The retail prices index (RPI) rate of inflation fell to 3.5% in April compared to 3.6% in March, new figures from the Office of National Statistics (ONS) reveal today.

Meanwhile the Consumer Price Index (CPI) rate of inflation, which doesn't include housing costs, fell to 3% in April from 3.5% in March, its lowest level since February 2010.

This doesn't mean prices are falling; in fact, they're still rising fast. However, the pace of the increase has at least slowed.

In further evidence that the weak economic climate is forcing retailers to cut prices to draw in customers, clothing and footwear prices rose by just 0.2% in the period compared with 1.4% last year.

Softer excise duty rises on alcohol and tobacco, as well as lower air fares due to the timing of Easter, also helped keep a lid on the rising cost of living.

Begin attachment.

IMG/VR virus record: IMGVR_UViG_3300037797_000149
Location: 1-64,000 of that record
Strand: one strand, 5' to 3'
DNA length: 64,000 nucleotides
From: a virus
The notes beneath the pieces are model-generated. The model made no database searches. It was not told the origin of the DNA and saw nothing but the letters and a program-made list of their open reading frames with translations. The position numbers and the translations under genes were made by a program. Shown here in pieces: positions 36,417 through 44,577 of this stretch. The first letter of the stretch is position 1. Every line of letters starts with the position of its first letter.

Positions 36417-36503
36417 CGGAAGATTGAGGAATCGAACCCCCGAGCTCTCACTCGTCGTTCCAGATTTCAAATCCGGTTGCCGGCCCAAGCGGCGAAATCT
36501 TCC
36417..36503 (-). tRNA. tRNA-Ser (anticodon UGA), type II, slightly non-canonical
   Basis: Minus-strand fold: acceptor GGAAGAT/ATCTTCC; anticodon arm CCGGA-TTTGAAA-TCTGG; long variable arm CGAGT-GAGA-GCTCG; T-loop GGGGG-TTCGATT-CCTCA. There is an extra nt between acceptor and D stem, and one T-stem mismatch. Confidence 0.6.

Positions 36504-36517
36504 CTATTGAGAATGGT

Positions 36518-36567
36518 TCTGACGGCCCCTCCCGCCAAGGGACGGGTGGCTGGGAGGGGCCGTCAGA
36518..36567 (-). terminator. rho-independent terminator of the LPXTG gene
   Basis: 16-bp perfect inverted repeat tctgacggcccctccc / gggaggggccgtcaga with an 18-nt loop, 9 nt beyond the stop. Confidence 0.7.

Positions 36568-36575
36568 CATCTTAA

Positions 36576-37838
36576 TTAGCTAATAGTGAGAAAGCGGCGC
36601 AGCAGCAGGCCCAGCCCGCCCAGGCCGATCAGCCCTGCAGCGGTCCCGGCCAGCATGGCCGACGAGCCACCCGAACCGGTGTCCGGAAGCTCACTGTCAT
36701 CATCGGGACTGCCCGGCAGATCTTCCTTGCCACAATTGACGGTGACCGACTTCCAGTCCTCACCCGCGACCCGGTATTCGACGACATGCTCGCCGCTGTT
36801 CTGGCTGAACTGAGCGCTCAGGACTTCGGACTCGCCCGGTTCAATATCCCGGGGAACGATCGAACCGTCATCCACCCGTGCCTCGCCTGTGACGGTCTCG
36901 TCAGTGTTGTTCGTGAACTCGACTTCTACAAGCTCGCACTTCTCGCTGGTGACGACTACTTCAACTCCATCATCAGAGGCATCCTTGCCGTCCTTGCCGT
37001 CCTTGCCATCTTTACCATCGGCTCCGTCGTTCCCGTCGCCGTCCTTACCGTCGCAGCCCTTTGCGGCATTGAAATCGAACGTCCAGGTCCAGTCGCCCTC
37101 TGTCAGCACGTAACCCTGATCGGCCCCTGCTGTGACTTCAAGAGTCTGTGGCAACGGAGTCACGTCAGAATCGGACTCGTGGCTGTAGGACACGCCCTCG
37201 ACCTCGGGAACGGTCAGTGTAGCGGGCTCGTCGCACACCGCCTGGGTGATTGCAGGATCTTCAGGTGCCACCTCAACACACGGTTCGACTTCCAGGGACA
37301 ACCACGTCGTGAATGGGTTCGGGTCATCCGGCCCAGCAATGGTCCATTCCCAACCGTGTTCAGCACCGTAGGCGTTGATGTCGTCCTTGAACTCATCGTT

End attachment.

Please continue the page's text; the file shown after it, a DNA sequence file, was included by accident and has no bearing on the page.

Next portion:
Bank of England Governor Sir Mervyn King narrowly avoided sending his 10th "Dear Chancellor" letter to explain why inflation is higher than the Government's 2% target, as at 3% it is now within one percentage point of that goal.

Falling inflation

The RPI measure of inflation has fallen from 5.6% last September due to the waning impact of the VAT hike at the start of 2011, falling energy, food and commodity prices and a number of bill cuts from utility providers.

However, inflation has not dropped as quickly as the Bank of England expected after fears over increasing tensions between the West and Iran pushed oil prices higher in March.

The sharp decrease in inflation in April is likely to bolster the case for the Bank to pump more emergency cash into the economy through its quantitative easing programme.

The economy entered a technical recession in the first quarter of the year as gross domestic product declined 0.2%, following a 0.3% drop in the final quarter of 2011.

Chloe Smith, the economic secretary to the Treasury, says: "Inflation is down and back within the target range for the first time since 2010, which is good news and will provide some welcome relief for family budgets."

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Falling inflation